Flat Tire

When we put 'flat tire' on our defect card, it doesn't mean we have a tire out of air.  Flat tire means that our tread has worn unevenly. When we take our coach up to twenty miles an hour, we hear the drums along the Mohawk.   A thump thump as the worn or flat portion of the tread goes round and round.  
The noise and vibration is not too noticeable as there are so many other distractions and noises around us, such as the rough road surface, we can't tell we have a flat tire!  Only on a newly surfaced street, can we tell that we have a flat tire.  But there is not too much worry about that!  Construction of new condos with upgrade tie-ins to water and sewer leads to the main line, has open trenches, metal plates, and patch jobs galore.   When streets are resurfaced, they are only paved a block at a time.  This hides the "new" defective tread tire that has been put on a bus that still had a quiet ride when it was tagged for the tire shop.  Perfectly round tires are replaced with scalloped ones.  I guess there is a good aftermarket for round tires that have not been retread or re-grooved! 
Just ask any cyclist about tires and city streets.  If you ride on a regular basis, it is only a matter of time before you get heavy duty tires for your bike.   The Streets of San Francisco have loose asphalt over metal plates, rail tracks, and road surfaces that show through to the concrete seams below.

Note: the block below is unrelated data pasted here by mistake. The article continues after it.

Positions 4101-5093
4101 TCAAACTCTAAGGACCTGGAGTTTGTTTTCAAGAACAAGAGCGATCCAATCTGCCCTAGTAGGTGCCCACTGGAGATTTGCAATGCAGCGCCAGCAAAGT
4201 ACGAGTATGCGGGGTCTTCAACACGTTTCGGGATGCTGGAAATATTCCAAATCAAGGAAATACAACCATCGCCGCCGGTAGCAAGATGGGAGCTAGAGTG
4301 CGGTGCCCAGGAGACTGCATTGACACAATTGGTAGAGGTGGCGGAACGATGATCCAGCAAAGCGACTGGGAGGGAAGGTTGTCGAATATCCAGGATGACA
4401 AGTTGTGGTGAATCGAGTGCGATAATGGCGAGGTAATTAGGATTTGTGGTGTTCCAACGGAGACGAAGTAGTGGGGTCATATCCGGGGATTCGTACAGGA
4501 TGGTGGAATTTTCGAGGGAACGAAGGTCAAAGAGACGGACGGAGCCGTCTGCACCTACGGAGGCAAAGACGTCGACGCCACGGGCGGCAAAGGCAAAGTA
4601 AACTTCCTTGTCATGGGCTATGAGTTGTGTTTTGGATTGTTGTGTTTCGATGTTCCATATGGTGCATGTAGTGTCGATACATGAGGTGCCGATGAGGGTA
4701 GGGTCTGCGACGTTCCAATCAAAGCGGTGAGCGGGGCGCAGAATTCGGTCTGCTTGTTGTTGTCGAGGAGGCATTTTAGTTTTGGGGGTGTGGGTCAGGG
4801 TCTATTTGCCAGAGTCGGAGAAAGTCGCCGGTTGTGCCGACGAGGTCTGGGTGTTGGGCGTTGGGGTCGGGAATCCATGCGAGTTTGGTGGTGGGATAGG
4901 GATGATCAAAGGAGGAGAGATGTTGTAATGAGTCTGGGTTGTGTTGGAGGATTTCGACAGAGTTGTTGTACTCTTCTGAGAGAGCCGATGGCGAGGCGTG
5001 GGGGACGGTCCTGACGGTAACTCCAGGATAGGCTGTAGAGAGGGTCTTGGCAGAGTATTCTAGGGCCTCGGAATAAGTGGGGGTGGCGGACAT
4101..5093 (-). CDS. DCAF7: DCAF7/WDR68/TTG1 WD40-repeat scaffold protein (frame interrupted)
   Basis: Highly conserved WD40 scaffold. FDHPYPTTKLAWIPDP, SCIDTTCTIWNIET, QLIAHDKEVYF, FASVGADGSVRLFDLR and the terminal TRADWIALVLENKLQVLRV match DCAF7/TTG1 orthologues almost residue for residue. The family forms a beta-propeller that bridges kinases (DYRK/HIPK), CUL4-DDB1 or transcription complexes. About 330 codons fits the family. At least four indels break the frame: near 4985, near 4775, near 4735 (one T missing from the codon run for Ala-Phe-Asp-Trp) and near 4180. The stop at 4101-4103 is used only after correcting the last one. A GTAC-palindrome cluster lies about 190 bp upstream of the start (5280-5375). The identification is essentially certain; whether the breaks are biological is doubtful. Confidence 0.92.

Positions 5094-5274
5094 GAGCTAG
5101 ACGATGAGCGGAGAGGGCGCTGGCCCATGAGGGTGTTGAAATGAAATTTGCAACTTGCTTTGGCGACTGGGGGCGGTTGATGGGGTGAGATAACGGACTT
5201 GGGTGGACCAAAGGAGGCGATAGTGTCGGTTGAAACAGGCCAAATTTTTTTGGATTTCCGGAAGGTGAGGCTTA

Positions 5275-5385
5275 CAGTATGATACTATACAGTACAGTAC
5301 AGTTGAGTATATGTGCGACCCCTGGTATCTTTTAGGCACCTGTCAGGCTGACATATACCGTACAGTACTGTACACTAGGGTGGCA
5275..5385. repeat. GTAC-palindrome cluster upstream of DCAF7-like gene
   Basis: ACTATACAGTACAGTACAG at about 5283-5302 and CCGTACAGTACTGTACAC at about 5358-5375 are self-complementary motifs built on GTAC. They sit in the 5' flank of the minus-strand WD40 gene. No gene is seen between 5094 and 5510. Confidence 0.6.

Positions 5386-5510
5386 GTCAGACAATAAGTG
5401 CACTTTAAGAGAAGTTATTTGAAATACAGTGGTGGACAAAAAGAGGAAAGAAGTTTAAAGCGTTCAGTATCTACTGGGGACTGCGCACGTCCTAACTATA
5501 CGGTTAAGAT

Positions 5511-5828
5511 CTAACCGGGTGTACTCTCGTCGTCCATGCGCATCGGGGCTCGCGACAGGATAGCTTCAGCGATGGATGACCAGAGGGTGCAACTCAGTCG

Rail tracks can send cyclists flying over the seat like a bucking bronco. The mist and fog don't help either.
The only thing worse that a flat tire on a bus is one on a bike.  But the good news is that every bus has a bike rack to take you back to the shop for a new one or just some air.   I always give you a free ride if your bike gets a flat on the street.  Also, just to let you know, you motorists, or car people, if your car is in the shop, I'll brake of a long one for you for taking mass transit for the first time.  The first ride is free!